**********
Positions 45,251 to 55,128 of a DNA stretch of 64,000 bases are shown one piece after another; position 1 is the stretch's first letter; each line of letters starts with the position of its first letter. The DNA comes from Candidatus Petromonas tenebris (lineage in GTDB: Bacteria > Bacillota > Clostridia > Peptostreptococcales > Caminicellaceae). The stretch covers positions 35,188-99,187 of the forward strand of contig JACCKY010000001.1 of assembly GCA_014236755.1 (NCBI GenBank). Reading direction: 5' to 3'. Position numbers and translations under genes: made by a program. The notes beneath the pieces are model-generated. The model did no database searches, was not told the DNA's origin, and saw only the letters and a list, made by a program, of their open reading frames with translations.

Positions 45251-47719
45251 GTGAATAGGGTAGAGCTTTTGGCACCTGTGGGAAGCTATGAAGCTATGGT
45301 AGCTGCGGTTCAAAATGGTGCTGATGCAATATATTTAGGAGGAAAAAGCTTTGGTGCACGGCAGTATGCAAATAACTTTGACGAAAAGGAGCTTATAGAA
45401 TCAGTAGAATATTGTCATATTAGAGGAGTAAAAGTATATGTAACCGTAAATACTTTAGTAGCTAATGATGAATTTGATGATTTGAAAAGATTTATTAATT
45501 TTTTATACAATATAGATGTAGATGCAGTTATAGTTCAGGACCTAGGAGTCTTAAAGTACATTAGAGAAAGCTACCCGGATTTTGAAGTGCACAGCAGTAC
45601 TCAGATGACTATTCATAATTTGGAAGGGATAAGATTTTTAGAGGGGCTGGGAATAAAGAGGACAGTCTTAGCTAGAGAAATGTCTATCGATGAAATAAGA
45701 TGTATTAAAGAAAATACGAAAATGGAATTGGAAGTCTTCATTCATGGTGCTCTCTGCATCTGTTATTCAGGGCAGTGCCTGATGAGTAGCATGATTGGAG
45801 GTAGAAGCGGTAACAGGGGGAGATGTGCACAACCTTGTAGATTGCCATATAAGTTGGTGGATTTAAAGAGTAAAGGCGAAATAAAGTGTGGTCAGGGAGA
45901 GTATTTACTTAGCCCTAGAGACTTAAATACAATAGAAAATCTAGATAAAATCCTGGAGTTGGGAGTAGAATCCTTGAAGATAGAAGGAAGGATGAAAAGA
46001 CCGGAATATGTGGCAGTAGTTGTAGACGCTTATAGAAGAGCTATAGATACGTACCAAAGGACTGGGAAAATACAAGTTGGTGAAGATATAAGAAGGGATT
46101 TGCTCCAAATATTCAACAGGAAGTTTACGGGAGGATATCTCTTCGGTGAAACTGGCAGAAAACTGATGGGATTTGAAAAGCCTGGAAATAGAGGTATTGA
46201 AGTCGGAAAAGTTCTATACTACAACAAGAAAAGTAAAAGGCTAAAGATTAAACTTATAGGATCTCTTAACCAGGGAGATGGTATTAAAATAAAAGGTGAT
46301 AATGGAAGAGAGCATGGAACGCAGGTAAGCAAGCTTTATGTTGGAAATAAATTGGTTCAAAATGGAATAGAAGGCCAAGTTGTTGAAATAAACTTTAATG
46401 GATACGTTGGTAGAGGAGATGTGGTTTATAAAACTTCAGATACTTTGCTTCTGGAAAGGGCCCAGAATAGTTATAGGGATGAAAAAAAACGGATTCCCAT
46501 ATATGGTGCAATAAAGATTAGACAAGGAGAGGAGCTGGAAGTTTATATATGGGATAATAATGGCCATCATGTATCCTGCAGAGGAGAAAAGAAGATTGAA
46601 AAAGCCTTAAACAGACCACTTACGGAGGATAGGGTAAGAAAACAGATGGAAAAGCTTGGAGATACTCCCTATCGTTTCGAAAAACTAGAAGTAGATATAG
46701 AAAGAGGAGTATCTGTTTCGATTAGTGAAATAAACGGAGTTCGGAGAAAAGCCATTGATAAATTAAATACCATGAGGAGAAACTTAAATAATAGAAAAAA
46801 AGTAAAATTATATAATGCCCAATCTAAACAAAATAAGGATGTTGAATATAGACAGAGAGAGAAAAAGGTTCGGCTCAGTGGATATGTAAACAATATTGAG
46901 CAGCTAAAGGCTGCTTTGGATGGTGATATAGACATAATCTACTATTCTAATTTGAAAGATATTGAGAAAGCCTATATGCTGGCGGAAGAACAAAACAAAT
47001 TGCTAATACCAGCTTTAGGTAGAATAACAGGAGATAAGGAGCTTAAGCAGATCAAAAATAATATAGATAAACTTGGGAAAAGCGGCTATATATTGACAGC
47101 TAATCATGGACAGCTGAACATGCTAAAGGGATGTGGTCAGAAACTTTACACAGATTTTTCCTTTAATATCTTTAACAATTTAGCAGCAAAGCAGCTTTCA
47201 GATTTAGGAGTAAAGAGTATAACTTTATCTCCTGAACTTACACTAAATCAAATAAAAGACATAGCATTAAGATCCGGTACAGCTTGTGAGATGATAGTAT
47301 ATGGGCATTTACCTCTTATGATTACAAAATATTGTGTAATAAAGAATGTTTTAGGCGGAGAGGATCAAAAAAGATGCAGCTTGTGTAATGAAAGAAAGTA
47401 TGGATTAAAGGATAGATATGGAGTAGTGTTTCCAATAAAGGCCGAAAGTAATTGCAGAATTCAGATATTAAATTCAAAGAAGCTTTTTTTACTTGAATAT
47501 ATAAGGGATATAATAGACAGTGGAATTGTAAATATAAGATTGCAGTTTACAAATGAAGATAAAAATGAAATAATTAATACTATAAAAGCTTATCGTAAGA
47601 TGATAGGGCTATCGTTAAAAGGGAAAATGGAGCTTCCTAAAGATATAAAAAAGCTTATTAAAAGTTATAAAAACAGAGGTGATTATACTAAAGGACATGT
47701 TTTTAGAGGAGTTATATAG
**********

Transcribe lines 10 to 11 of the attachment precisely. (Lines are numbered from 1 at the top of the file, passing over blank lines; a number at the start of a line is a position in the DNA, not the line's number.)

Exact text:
45901 GTATTTACTTAGCCCTAGAGACTTAAATACAATAGAAAATCTAGATAAAATCCTGGAGTTGGGAGTAGAATCCTTGAAGATAGAAGGAAGGATGAAAAGA
46001 CCGGAATATGTGGCAGTAGTTGTAGACGCTTATAGAAGAGCTATAGATACGTACCAAAGGACTGGGAAAATACAAGTTGGTGAAGATATAAGAAGGGATT